By Baxter Black, DVM
There has been much made of the adaptation of machinery to handling cattle. 4-wheelers, jet boats, pickups, duallys, helicopters, ultralights and even motorcycles have encroached themselves into the equine domain.
To me there is also a difference in mindset: rancher or farmer.
I myself prefer the rancher/cowboy way of working cattle; with horses. But I have no gripe with those who are more comfortable in a gas-powered unit. It could be they like the mechanical methods of working cows because it is less exciting. Some would question whether working cows should be exciting, but I’m a cowboy poet so I have my own reasons.
Harold is a Michigan farmer. However, he had cherished dreams of doing things the cowboy way. On a trip to help his son-in-law in Kansas, he found himself helping wean and ship the weaner calves as well.
As Harold described it to me, he remembered sitting on an ATV watching the gate as his son-in-law moved a round bale of grass hay into the calf lot. Next thing he remembered, paramedics were hovering over him, shining lights in his eyes, putting a tourniquet around his head and puncturing him. He laid on the concrete pad and his skull throbbed!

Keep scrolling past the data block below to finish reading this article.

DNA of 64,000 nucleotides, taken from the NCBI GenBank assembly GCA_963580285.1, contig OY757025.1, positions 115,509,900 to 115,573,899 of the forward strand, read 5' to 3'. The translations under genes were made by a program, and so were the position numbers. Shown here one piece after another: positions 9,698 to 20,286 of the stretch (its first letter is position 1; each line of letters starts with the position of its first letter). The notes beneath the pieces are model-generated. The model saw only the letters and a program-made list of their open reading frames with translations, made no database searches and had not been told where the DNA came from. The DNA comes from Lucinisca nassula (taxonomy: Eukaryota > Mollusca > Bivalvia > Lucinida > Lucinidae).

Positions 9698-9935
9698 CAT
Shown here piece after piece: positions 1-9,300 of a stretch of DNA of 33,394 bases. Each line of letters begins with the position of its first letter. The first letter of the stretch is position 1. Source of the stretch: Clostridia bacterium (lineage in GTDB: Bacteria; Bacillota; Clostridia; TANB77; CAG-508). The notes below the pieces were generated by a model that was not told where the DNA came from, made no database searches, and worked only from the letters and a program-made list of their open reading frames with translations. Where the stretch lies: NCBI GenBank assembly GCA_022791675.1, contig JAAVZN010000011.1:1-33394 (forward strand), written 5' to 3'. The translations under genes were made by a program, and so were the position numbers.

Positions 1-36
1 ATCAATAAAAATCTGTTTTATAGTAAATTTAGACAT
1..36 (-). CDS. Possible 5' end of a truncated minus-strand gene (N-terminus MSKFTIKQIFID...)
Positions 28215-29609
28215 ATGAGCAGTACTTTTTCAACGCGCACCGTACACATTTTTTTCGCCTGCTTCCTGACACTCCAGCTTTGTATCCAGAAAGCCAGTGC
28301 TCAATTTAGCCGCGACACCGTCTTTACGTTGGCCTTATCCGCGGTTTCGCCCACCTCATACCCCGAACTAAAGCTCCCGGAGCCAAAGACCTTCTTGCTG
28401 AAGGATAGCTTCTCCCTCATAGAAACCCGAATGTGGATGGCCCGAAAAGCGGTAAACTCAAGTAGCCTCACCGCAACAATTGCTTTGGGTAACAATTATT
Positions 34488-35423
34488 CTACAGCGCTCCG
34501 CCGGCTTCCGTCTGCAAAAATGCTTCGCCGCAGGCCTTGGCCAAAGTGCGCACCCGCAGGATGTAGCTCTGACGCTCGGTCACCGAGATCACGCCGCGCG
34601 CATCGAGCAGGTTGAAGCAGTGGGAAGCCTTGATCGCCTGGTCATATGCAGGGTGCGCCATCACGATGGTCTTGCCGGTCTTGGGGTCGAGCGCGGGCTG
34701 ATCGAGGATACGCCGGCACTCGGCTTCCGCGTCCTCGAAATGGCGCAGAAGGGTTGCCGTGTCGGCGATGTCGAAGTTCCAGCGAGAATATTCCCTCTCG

From the corner of his swollen eye, he saw the ATV. The left front wheel looked cockeyed and the headlight shined from its broken frame. It was still purring its deep growl and glaring at Harold.
In his delusion, Harold began processing the picture, ‘It threw me off! Was it something I did? Rev the accelerator? Stop on a hole? Say something offensive? Hit him with my spur? Told him a bad tire joke? Did one of the calves kick at it?’
He didn’t remember it being skittish. He had rode it all morning. It never tried to buck. Harold passed out vowing to check the cinch next time, brush it better, and lift each wheel and clean the tires.
Now that he’s out of therapy, Harold said he’ll never take any ol’ plug for granted, equine or 4-wheeler. And I gave him a pat on the back for putting excitement back into the cow business! I particularly liked the western picture he had painted of himself deep in the saddle, toes pointed out, hand thrown back, puttin’ on a ride; ATV at the top of its jump, oil pan to the sky!
It’s called, "Treads up!"
Baxter Black is a former large animal veterinarian who can be followed nationwide through this column, National Public Radio, public appearances, television and also through his books, cds, videos and website, www.baxterblack.com.